AKR Family 9. AKR Family 9 is classified as a microbial AKR family. For example, AKR9C falls under the archaebacteria division; AKR9B1-B4 falls under the yeasts division, and AKR9A1-A3 falls under the Fungi category. These enzymes vary immensely and have differing functions. For example, AKR9A1, known as a sterigmatocystin dehydrogenase is involved in the biosynthesis of a fungal secondary metabolite. Another example is AKR9A2, which is involved in aflatoxin biosynthesis. On the contrary, AKR9C, known as oxi reductase catalyzes the transfer of electrons from one molecule (the oxidant, the hydrogen or the electron donor) to another molecule (the reductant, the hydrogen or electron acceptor).

AKR Family 11. Members of the AKR11 family, which are AKR11A and AKR11B are both classified as bacterial AKR’s. Their respective enzyme names are IolS and GSP69, and they both have the same function of reducing substrates DL-glyceraldehyde, D-erythrose and methylglyoxal in the presence of NADPH.

AKR Family 12. Members of the AKR12 family are known as Streptomyces sugar aldehyde reductases. AKR12A from Streptomyces fradiae, andAKR12C from Streptomyces avermitilis, are also thought to play roles as reductases in L-mycarose and L-oleandrose biosynthesis respectively. However, a role for these latter two enzymes through the use of gene mutation/deletion has not been proven.

AKR Family 13. Members of AKR13 are classified as hyperthermophilic bacteria reductases. These enzymes are involved in protein thermostabilization, including ion pairs, hydrogen bonds, hydrophobic interactions, disulfide bridges, packing, decrease of the entropy of unfolding, and intersubunit interactions.

This table contains all known members of the AKR Superfamily that are contained in our database.


1 Where no reference is given please refer to the accession number in the appropriate database
2 Trichosporonoides megachilieni, as known as Moniliella megachiliensis

This table lists potential AKR superfamily members. These are currently excluded from the nomenclature because either no functional data exists for the protein or the sequence is a partial cDNA or derived from a genomics project.


This table contains AKR sequences grouped according to Protein Data Bank (PDB) structures. Note that more than one AKR can map to the same PDB entry.


This dendrogram replaces the older version constructed in the GCG program and was constructed using the multialign program which enables any user to conduct their own pair-wise comparison. As a result of this enhancement, some families have shifted. However, the nomenclature of the individual AKR families, subfamilies and their members are essentially unchanged.

For the AKR tree diagrams organized by family, note that while there are 16 AKR families, lack of availability of sequences in Family’s 14-16 (as well as AKR8 & AKR10) make it unfeasible to construct a phylogenetic tree for these families. The Method Used to Create the Phylogenetic Trees, organized by AKR Family can be found here.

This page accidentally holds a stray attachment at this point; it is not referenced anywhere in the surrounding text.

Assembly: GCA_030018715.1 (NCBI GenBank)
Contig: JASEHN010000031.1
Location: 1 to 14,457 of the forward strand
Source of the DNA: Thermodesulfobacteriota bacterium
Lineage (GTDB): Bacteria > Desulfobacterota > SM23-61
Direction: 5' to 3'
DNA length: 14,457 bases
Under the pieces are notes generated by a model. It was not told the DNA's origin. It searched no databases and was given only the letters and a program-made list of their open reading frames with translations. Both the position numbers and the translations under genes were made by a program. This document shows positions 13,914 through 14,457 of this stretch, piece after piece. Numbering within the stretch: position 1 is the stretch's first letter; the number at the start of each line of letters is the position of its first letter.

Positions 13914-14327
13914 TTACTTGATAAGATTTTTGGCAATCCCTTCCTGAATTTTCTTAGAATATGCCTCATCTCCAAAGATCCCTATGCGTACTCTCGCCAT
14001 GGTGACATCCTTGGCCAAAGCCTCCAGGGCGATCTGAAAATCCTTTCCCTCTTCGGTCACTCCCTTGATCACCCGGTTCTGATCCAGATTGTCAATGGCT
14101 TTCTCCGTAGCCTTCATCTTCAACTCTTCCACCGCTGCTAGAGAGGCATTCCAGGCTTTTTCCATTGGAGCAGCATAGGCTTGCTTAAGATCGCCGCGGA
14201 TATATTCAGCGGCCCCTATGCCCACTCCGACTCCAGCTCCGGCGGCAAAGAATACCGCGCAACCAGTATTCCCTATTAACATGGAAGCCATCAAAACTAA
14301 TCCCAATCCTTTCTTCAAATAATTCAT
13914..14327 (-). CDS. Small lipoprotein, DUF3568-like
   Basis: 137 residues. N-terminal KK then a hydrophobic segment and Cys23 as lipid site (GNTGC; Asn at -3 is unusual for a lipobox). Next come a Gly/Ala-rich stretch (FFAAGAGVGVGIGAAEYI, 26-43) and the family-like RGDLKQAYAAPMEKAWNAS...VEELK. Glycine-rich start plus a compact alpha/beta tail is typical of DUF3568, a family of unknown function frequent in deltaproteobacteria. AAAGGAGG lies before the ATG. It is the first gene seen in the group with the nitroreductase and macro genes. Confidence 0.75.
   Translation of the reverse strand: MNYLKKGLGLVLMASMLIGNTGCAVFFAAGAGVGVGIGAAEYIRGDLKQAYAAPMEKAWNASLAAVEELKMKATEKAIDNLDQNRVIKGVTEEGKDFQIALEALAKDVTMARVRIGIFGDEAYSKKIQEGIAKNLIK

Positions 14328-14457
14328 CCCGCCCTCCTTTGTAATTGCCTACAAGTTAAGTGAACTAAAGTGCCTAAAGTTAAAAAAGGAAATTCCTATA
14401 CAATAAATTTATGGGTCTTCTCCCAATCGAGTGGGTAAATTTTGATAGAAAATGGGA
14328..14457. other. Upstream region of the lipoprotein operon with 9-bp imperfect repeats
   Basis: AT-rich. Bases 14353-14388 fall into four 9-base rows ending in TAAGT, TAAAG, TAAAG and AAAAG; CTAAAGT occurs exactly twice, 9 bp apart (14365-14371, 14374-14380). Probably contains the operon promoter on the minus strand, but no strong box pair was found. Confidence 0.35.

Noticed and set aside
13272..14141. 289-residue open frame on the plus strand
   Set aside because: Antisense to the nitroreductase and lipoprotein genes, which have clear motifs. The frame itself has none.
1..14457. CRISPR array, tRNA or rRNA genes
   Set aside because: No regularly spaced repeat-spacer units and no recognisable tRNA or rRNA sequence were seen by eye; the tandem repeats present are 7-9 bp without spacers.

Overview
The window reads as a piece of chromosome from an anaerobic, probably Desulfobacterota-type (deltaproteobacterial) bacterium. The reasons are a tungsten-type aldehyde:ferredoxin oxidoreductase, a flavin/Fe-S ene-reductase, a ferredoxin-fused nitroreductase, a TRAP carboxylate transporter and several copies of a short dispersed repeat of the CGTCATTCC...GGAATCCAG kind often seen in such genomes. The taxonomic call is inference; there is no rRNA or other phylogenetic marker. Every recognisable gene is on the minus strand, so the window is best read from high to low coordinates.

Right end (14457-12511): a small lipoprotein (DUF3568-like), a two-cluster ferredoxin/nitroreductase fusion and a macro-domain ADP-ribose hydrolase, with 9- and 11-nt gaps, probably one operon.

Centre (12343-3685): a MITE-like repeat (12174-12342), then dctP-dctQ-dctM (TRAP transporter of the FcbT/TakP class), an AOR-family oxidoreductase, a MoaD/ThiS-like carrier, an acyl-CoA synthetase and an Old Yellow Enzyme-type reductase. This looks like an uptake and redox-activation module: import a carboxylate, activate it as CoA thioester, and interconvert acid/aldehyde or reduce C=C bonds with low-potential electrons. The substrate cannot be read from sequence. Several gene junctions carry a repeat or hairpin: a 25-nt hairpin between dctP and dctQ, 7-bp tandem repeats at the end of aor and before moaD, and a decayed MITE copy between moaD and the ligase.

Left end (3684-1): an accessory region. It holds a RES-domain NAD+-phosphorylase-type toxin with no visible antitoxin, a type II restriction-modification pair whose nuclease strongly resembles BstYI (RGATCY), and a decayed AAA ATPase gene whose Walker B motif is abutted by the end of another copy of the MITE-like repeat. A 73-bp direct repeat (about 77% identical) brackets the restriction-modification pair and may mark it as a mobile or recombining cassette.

This page enables visualization of aligned protein sequences for various groups of AKRs that are stored in our database. To use it, select a group of interest from the interactive menu to adjust the set of sequences output. The alignment is created with MSAViewer, which provides an interactive JavaScript-based visualization of multiple sequence alignment. Options for the aligner can be set with the blue buttons, including the color scheme. Further details can be found in the MSAViewer user manual and this GitHub repository on available color schemes.


Select a set of AKR proteins to visualize:


  1. Since the proposed nomenclature system is protein-based, the newly identified AKR will require that the amino acid sequence has been obtained by either cDNA cloning or by direct methods. The protein encoded by a cDNA should have been either overexpressed or purified from its natural source. Investigators should provide GenBank, Swiss-Prot or PIR accession numbers.

  2. Upon submission of a complete protein sequence, it will be matched against the AKRs in the database and placed within the cluster analysis. When submitting sequences investigator should provide the following information:

    • Trivial name if one has been assigned
    • Species of origin
    • Expression system used
    • Substrate used to assign enzyme activity
    • Accession number
    • Status of publication
    • Citation if exists
    • Complete contact information for the submitter
    •  
  3. The location of the sequence within the superfamily cluster analysis will determine its assigned designation. As needed, new families and subfamilies will be added to the existing system.

  4. The sequence, the assigned designation, and position within the cluster analysis will be returned to the submitter, but the database will not be updated until the submission has been published. We encourage the submitter to use the new assignment in their publication. It is an investigator's responsibility to notify the web-site that the information submitted has been published and provide the appropriate citation.